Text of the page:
[This is for December 21st, but as I will be unable to post it on that day (due to the activity described), it’s here now.]
If you have any sense, you will be in bed. It’s dark outside, and freezing cold, and the sun is nowhere to be seen—a perfect time to burrow deep under the covers and dream sweetly. Winter will soon be upon us.
I, however, am hunched outside in the predawn wind, comforting myself with hand-warmers, and waiting. The dark here in the high desert of New Mexico is absolute, allowing not a single hue of life. My tripod is deployed, camera and shutter release ready, checked a dozen times at least–but I check once more to ease the waiting. Slowly, darkness begins to lift, and the sky tries on a soft grey coat. A few more minutes, and it will be here: solstice.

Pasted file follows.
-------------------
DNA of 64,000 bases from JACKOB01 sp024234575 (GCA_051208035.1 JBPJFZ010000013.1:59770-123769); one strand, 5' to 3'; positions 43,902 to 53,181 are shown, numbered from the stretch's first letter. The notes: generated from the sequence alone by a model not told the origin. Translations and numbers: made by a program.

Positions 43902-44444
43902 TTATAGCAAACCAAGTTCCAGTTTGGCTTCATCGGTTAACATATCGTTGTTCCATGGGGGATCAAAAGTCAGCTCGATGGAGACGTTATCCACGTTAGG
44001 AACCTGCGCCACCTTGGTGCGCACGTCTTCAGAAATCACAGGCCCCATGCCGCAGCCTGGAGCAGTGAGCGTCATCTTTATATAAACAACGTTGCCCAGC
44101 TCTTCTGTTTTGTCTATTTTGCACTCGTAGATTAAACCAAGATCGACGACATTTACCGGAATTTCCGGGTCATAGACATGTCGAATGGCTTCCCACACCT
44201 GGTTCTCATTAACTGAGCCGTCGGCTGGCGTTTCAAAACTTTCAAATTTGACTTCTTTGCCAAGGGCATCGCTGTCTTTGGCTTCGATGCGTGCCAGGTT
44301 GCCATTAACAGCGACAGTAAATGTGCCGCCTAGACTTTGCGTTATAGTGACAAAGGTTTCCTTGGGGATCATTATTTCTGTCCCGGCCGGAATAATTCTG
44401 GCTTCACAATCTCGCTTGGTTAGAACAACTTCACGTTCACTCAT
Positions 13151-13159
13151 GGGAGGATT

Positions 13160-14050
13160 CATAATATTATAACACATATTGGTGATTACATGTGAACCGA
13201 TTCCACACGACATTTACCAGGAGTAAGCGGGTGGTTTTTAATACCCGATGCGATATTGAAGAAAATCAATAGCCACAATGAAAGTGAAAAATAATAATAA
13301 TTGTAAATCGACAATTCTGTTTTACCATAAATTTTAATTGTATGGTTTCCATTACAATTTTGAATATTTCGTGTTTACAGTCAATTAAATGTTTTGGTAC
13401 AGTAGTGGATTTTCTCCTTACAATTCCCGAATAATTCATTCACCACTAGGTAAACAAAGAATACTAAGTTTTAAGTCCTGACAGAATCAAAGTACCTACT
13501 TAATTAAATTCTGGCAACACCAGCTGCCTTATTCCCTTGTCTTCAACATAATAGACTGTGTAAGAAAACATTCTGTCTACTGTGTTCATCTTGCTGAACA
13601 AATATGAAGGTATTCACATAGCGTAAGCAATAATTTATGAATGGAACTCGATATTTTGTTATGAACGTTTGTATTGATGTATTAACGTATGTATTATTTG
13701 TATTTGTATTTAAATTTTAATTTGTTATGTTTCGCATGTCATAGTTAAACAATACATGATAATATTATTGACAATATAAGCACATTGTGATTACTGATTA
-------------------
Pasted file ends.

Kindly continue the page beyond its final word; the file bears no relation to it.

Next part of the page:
The ancient ones who lived here, in now-ruined Chaco Canyon, were attuned to celestial phenomena and observed them carefully. Winter solstice, heralding the sun’s return and the gradual lengthening of days, was particularly crucial. Pueblos, kivas, and rock art were aligned to mark it, letting the sun-watchers know the seasons had begun to turn. The order of the universe was recorded in movements of light and shadow throughout their landscape. I’m here to help the rangers document these movements, hoping to glimpse a piece of what the ancients knew so well.
Today, we have calendars, cell phones, and computers to tell time for us, and no longer need to scrutinize the sky for clues about the world. We know the sun will return, and with it light and warmth, without having to look up—or even go outside. Yet our connection to the solstice is not lost completely: we may not know it, but our winter holiday traditions are rooted in the sun’s emergence from the longest night.
Sometime today, go outside and look up at the sky. Feel the thin rays of the winter sun as it is reborn into a new season, and give thanks.